With the Internet, the History Channel, and Amazon.com materializing in your apartment, you need libraries not so much as a source of information but as a refuge from your undersize, or overcrowded, living space. To this end, the New York Society Library (53 East 79th Street; 288-6900), with its marble staircase and private writers' rooms, is the most elegant of sanctuaries. A membership fee ($135 for a yearly family membership; $90 for teachers and students) puts you in the distinguished company of Herman Melville, Willa Cather, and John Jay, who used to spend afternoons in the neoclassical townhouse, as well Wendy Wasserstein, who wrote most of The Heidi Chronicles and The Sisters Rosenzweig in these rooms.
For those whose idea of a hermitage includes a place to plug in the PowerBook, the New York Public Library's Main Reading Room (Fifth Avenue at 42nd Street; 930-0830) offers a mix of Beaux-Arts grandeur and -- thanks to the $15 million face-lift completed last November -- modern amenities. Thirty tables are now wired for portable computers, and 48 computer workstations stand at attention under cloud-filled murals trimmed with gold leaf. Martha Cooley, author of The Archivist, a novel about a librarian in charge of T. S. Eliot's letters, notes that while the reading room is a combination of "august and inviting" there is another reason she's drawn to the premises: "It is endlessly amusing and compelling to me that there are two lions sitting out front."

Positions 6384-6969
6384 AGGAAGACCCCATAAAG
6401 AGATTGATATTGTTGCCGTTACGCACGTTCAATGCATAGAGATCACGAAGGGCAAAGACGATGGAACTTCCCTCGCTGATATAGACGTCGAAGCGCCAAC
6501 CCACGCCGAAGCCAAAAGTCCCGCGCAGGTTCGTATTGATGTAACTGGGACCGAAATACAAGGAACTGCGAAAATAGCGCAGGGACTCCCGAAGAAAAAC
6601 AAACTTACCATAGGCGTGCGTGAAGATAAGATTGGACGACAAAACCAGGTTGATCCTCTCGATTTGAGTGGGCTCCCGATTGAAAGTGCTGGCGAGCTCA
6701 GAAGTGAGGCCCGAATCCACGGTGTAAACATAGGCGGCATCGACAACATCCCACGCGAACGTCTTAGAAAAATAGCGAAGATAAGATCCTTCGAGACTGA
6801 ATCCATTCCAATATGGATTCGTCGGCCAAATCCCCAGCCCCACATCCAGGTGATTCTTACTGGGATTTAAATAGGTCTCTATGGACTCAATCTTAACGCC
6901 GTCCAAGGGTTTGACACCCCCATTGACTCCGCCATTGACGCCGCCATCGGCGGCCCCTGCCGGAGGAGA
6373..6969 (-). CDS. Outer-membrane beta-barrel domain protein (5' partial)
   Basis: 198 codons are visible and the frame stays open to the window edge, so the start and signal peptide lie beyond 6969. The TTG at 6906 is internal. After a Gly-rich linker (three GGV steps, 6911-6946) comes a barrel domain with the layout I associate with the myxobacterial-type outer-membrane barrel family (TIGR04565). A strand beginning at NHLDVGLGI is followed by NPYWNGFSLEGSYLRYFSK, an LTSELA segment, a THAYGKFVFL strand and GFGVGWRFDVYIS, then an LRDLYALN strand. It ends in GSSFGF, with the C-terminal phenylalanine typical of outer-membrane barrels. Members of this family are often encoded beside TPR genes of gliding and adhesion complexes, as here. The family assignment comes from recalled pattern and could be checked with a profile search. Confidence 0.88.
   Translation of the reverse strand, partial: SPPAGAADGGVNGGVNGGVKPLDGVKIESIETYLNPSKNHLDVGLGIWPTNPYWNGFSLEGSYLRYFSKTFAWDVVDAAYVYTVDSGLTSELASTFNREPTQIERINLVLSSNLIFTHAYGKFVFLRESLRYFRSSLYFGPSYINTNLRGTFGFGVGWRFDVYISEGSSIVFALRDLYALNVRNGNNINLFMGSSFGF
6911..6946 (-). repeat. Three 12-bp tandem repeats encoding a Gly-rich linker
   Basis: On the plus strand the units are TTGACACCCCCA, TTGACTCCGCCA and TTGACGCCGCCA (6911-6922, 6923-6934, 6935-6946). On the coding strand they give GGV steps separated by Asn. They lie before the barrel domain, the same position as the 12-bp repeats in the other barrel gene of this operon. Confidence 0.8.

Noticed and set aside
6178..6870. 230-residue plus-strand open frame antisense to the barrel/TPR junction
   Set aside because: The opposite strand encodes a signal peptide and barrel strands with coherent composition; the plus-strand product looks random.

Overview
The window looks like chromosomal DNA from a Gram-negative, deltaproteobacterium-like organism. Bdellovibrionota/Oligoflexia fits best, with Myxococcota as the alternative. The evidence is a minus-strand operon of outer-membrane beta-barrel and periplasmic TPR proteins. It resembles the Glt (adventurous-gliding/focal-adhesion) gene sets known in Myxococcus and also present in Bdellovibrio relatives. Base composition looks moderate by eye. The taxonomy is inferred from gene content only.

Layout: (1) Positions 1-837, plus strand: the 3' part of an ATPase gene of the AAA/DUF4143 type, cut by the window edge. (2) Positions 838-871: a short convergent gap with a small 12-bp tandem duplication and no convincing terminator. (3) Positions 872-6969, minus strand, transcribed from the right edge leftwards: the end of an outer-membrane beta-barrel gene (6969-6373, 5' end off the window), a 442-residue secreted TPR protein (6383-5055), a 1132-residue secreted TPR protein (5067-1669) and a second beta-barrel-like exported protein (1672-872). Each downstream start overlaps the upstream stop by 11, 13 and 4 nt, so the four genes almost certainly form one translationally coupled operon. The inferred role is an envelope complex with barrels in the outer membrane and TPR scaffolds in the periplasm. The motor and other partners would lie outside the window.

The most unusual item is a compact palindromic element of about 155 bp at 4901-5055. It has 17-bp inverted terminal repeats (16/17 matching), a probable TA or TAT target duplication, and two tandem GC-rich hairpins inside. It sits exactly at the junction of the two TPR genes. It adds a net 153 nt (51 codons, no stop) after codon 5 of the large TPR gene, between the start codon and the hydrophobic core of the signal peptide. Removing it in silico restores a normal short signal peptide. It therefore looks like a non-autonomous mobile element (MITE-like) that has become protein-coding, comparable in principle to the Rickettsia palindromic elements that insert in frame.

Farther downtown, the Science Industry And Business Library (188 Madison Avenue, at 34th Street; 592-7000) provides free Web access to those who make a reservation in person the same day. Complimentary classes are offered on navigating the library's own high-tech resources and surfing the Net for novices. Most of all, patrons note the extra-comfortable Herman Miller Aeron chairs.